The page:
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How to value a property/home in an area potentially slated for future residential development?

I am looking at several homes with large lots in an area that is on the edge of large residential development complexes. The areas I am looking in could be bought out by a REIT and developed.  How would this affect the property value of an individual lot? The lot currently is very affordable, yet the house is in rough shape with minor structural damage.  If purchase at a low price, lived in for 3-4 years without attempting to fix the structural damage or fixing for resale in mind, would the value of the property go up or down from a buy-out? Meaning, would this be a worthwhile investment or could I get stuck if the property value sinks and I owe on the house?  
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November 08 2013 - Fort Mill
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Thanks for all the advice, its really helping me prepare for the largest financial decision in my life. Reading the responses, I think I should refocus my intent on looking at this property.  

Preferably, I would like to buy a wooded parcel 1-3 acres in size that is within 20 miles from my work, and live at the location for at least 6-9 years. However, the only land left available that meets this criteria and is affordable to me is an "undeveloped"  50-60 parcel area with mobile homes or 1950-1960's houses. Everything surrounding this area for miles are large $300k new homes built within the past 10 years.  

My more specific question is this: If I did pursue buying a parcel in this "undeveloped" area, either with an old house already on it, or building a small 800 sq.ft house, what is the likelihood that I would be forced to sell at a fraction of the purchased price if this area is to become developed with mansions as well.  I'm assuming that any structure on the property would be worthless since they'd tear down any old or small home to make way for a 3000 sq ft house.  

Looking at the Zillow history of parcels that I'm interested in, they seemed to have dropped in value by as much as 40% since the 2006.  How much lower would an investor pay at wholesale for these parcels even at the current "rock bottom" pricing?  Could I be zoned out of my land since my house wasn't big enough to new zoning standards?

Thanks for all the advice!  Maybe I should open a new thread asking about a potential $20k 800 sq ft. build on a rural parcel and how that would be affected by potential future investor buy-out.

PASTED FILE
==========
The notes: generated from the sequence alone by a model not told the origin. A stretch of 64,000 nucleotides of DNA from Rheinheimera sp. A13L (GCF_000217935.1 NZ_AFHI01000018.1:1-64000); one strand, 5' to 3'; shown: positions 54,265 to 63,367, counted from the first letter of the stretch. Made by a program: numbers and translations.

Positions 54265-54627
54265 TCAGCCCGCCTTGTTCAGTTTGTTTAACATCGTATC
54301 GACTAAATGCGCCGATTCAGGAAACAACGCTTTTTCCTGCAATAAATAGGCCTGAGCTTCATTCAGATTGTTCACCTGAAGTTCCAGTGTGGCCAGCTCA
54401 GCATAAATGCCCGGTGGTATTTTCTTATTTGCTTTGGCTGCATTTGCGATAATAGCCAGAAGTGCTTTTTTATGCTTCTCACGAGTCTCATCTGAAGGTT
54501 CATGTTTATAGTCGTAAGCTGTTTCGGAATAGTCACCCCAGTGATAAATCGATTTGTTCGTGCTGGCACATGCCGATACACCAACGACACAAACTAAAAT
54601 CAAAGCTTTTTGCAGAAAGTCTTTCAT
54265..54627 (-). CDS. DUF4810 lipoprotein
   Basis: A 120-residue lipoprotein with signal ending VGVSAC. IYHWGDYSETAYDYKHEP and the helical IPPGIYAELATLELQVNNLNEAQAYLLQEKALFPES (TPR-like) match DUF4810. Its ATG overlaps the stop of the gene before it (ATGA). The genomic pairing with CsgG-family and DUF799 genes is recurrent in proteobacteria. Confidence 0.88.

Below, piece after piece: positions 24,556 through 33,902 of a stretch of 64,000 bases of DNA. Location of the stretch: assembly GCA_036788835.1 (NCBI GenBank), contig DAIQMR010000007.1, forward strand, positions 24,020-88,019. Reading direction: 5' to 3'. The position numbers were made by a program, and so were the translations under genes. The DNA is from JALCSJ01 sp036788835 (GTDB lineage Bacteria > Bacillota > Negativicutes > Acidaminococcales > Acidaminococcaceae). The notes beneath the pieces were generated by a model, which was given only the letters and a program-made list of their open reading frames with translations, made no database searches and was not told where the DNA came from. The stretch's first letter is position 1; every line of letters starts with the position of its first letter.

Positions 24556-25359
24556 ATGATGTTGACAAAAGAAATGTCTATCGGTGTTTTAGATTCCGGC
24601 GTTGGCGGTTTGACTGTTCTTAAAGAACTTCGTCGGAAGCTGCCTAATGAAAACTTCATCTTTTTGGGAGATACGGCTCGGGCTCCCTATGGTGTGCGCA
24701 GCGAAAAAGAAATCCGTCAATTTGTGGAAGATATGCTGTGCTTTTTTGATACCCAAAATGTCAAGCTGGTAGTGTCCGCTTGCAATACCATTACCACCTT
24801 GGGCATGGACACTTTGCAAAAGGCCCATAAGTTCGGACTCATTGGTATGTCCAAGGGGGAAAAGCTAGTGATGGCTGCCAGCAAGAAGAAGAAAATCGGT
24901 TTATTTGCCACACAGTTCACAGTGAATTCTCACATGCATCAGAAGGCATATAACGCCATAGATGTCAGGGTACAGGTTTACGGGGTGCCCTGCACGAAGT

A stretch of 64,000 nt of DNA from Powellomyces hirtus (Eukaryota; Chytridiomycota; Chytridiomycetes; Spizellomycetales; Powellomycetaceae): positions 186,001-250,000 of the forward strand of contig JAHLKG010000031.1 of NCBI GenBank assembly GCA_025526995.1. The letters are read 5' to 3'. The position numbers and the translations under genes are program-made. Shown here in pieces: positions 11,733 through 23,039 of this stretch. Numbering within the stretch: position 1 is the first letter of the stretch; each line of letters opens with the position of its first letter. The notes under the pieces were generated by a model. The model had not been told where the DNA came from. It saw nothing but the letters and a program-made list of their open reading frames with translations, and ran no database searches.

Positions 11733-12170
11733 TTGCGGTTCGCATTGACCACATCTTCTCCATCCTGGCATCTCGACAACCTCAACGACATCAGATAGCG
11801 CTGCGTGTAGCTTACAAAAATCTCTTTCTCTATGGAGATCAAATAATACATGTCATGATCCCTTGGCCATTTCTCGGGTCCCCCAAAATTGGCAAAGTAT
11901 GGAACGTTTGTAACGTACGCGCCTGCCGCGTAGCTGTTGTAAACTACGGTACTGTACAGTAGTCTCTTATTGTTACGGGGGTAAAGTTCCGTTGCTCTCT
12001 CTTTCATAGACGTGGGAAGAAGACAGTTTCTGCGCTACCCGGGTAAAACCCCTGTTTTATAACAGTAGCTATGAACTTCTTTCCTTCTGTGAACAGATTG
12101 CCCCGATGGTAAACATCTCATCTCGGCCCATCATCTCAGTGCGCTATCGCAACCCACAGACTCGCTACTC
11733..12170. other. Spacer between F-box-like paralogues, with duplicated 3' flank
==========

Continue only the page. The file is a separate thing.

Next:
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November 17 2013
What adds value to land tends to be time, improvements or changes in use (rezoning). 3 to 4 years is a short time, probably too short. Improvements, like putting in a road, water and sewer is expensive and if you don't have the funds to do it, probably not an option. If you were to assemble a large parcel and rezone it to multifamily, you could likely increase its value in that 3 to 4 year period of time.
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November 14 2013

I have similar situation that I went through on 3.25 acre piece of land that had older home on it, bought it long ago speculating that someday a residential development will happen, few years later it did, my lot will be split into 10 smaller lots, located in the middle of this residential development, the builder have offered me a price to sell, in which I have turned down, later I've got the price I was looking for. So it all depends on how important your location is? and if the kind of development consistent with best and highest use for the area? Meaning are they building apartments, condos, or single family homes, there are many factors involved, your best bet is to go to the planning department and find out what current zoning, and what are the future possible zoning, current application for developments and what are the activities on the area, this will give you an idea if it will be worth the investment or not. If this post was helpful please click the thumbs-up below.

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November 08 2013
There are both retail and wholesale prices for real estate.  The retail price for a home is its current market value.  The wholesale price is a price that a developer would pay for it or another buyer should pay for it if there are no commissions being paid.

Investors will only pay a wholesale price, so that's the price that you should pay for something that you intend to sell to an investor at a later time.

Banking on appreciation isn't a very wise bet. It works for land developers because they have a plan for improvement or adding value to the property.
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November 08 2013
 
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